Sunday, March 30, 2014

March 12, 2014

Spring is officially here and the days are slowly stretching their way towards April. Let's take a quick look into the March garden.
Aji Amarillo. There must be 40 peppers hanging on this plant right now! Crossing my fingers that they ripen before the fruit flies return.
The main bulb was harvested a few weeks ago. Cut and come again fennel!

Asparagus shoots. Literally. They can grow 6-12" a day.
Kale side shoots after the growing tip was destroyed. Perfect for baby kale salad.  

Purple peacock broccoli with Pumba onion transplants in the background.

Pickle worm damage on cucumber.

More pickle worm damage, entry hole with frass.

Here pickle worm damage has extended from the fruit to the stems. Damage was swift with persistent and heavy pressure This is a rural area and i doubt there are too many other curcurbits in the neighborhood. There must be a local host although i have not seen it mentioned in the literature.   

Bad picture of a great little vegetable, extra dwarf bok choy. Thirty days to maturity, fun to float in a hot bowl of ramen. 
Another bad picture! This is a patch of Runway Arugula. Less bitter but retains a nice peppery bite.

More Romanesco, sporting a purple haze.

Here is a busy picture. Taiching 13 sugar pea climbing the trellis in the background. Jaune du Doubs and Purple Dragon carrots loom over a second planting of Atomic Red.

Golden Sweet Pea. A four foot planting (6' spacing) yields two generous pickings a week.

More Chard. Pink Lipstick mixed with Prima
Blush tomato on the left, Indigo Rose on the right. Blush is putting out a LOT of leaf in comparison to fruit. The Indigo Rose has less leaf, a good number of unripe fruit. Height is about the same, maybe 5', with the first fruits just ripening.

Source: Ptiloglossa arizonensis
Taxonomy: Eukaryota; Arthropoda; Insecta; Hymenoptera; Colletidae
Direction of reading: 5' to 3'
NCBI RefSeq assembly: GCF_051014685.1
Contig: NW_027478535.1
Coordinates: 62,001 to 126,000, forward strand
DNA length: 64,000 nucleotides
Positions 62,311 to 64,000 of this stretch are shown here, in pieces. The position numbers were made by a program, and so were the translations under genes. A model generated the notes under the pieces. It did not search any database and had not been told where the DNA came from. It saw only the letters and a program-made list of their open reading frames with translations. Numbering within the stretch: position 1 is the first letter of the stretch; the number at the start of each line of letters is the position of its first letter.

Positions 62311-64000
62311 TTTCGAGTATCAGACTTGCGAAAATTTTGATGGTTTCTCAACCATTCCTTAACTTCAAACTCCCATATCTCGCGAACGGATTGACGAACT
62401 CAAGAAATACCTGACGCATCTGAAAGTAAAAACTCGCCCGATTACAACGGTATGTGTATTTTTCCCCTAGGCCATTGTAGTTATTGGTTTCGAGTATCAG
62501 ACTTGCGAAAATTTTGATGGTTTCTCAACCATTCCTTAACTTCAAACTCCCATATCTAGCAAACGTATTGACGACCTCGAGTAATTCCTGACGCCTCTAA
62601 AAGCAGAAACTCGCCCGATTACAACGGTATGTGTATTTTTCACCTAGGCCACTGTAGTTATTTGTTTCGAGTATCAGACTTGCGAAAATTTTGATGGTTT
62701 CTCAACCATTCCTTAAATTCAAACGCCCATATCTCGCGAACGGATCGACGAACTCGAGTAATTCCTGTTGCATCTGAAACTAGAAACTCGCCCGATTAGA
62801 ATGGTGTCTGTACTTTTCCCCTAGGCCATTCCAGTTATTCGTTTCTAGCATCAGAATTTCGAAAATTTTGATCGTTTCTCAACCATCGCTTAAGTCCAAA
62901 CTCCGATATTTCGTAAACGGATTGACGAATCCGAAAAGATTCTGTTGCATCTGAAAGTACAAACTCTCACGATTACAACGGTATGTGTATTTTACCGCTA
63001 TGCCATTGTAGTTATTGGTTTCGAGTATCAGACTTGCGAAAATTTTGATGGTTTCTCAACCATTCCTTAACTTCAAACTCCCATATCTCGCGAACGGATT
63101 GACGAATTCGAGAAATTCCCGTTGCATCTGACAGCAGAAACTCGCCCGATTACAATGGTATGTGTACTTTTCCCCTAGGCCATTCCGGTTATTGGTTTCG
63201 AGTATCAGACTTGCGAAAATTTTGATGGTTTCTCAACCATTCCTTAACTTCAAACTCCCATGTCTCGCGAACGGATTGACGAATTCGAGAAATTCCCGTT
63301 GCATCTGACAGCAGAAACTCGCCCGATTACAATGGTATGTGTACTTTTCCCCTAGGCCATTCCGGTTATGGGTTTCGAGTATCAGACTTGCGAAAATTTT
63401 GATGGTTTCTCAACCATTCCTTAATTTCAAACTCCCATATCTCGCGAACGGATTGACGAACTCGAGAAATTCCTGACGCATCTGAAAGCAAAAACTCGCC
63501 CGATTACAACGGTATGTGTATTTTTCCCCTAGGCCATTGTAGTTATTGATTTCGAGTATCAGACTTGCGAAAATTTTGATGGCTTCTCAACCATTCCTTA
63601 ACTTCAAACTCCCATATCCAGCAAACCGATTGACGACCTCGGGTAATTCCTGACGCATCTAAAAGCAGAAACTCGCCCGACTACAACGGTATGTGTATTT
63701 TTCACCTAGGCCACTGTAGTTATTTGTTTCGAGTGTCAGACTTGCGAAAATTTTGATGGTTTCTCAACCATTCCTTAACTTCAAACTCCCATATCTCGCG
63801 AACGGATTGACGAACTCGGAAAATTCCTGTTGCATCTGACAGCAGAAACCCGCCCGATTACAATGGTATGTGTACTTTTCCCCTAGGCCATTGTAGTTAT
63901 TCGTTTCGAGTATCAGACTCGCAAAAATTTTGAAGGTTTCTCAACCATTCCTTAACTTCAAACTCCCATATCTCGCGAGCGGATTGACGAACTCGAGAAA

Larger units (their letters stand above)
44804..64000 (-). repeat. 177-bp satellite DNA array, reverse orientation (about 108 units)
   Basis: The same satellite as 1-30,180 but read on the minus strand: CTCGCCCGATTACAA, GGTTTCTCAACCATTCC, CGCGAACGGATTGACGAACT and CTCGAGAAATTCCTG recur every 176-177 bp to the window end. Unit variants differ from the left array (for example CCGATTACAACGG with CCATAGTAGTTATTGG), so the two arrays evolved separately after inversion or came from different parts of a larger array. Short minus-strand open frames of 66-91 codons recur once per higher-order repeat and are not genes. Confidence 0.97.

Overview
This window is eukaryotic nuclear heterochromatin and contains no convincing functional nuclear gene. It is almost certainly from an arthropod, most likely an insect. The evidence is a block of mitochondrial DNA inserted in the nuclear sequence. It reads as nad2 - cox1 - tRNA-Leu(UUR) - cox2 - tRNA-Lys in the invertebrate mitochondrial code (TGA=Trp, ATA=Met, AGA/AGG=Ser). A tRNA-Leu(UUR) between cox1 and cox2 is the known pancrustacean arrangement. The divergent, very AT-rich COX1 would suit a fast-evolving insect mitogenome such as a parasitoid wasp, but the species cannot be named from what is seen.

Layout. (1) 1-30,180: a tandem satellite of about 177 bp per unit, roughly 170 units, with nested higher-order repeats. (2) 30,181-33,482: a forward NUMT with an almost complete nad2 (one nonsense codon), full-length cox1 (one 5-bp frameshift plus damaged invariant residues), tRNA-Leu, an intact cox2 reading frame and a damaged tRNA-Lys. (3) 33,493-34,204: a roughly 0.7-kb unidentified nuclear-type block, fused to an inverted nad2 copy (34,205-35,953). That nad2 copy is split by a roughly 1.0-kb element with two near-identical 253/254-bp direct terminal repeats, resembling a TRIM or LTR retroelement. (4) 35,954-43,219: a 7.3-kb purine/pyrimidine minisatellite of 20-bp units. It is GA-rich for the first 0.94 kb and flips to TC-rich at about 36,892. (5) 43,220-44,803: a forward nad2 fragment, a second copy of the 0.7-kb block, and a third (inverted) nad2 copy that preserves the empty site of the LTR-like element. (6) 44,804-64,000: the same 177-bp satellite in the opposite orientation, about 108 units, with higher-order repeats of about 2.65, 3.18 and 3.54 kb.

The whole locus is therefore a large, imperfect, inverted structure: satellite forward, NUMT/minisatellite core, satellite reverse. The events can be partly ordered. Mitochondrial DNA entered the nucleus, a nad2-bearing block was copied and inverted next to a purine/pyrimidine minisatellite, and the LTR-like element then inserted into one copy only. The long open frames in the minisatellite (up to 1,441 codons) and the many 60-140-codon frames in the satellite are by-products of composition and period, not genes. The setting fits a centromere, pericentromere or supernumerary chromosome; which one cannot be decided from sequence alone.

Indigo Rose 

New lettuce planting from Wild Garden Seed, lost track of the variety.
 Lots and lots of rain this month. The peas are pumping, tomatoes are slow to ripen. Zucchini and cucumber have been pulled out. Chard looks great but the cabbage moth butterflies have found the garden and are hitting the Lacinato and cauliflower starts pretty hard. The wild red kales are holding up great. Harvested the last of the broccoli, should have planted a second, succession crop. Should have planted cauliflower starts sooner. Transplanting onions and leeks like crazy. The un-transplanted ones are just starting to bulb up. Red Coach seeds did not arrive until January so too small for transplanting or bulbing. Harvested amazing, technicolor beets.Garlic looks like crap.  Asparagus coming out of our ears!

How's your garden coming along?


Barry said...

Pickle worms! Are they arriving as moths -at night? If they are, you might be able to drop a lightweight row cover at sundown, the pull off next morning?
Wow, those Indigo Rose 'maters look great - how's the flavor? I am SO jealous of those veggies - my garden is just starting to take form, with lots of grass clippings to be piled in layers with dirt and cardboard.

Julie said...

That is EXACTLY how you would manage against the Pickle Worm damage Barry! Too bad I am too lazy for all that covering and uncovering; )
So far the flavor is fair but keep in mind that it has been especially cool and wet. I find the tomatoes all have better flavor when they are ripening in the hot, dry months of September/October. But there are more bugs competing for a harvest at that time of the year, too, so it's a trade off.I've also been picking them when they are only partially ripe and letting them finish on the countertop because I am competing with the feral chickens at this time of year. Always something ; ) And really, only a handful have been ready for eating so far so I should have a better answer in a few weeks. Sure are pretty tho'. And beat store bought on just about any day!

Still too soon to start your garden? I see a hoop house in your future Barry ; ) And goats. Cute little miniature goats to help you with all that blackberry!

Jane said...

Wow Julie your garden looks AWESOME!! Now that I'm in Maui Meadows I can relate to your year round bug problem as they are so much worse here than in Keonekai. I have had to cover just about everything with tulle tents, row covers or the organza bags. Your tomatoes look great! I loved the Indigo Rose - I'm happy to see they are growing well for you too.

Julie said...

Thanks Jane ; )) The rain makes ALL the difference.
Being a lazy gardener I am always searching for the easiest way to bring in a harvest but it is good to have the agribon-like products to fall back on. Sooo much better than poison! Have you tried the new micro mesh product? Offered by Johnny's and Territorial I think.
I did not show the garlic in this post because it looks so bad! Any advice??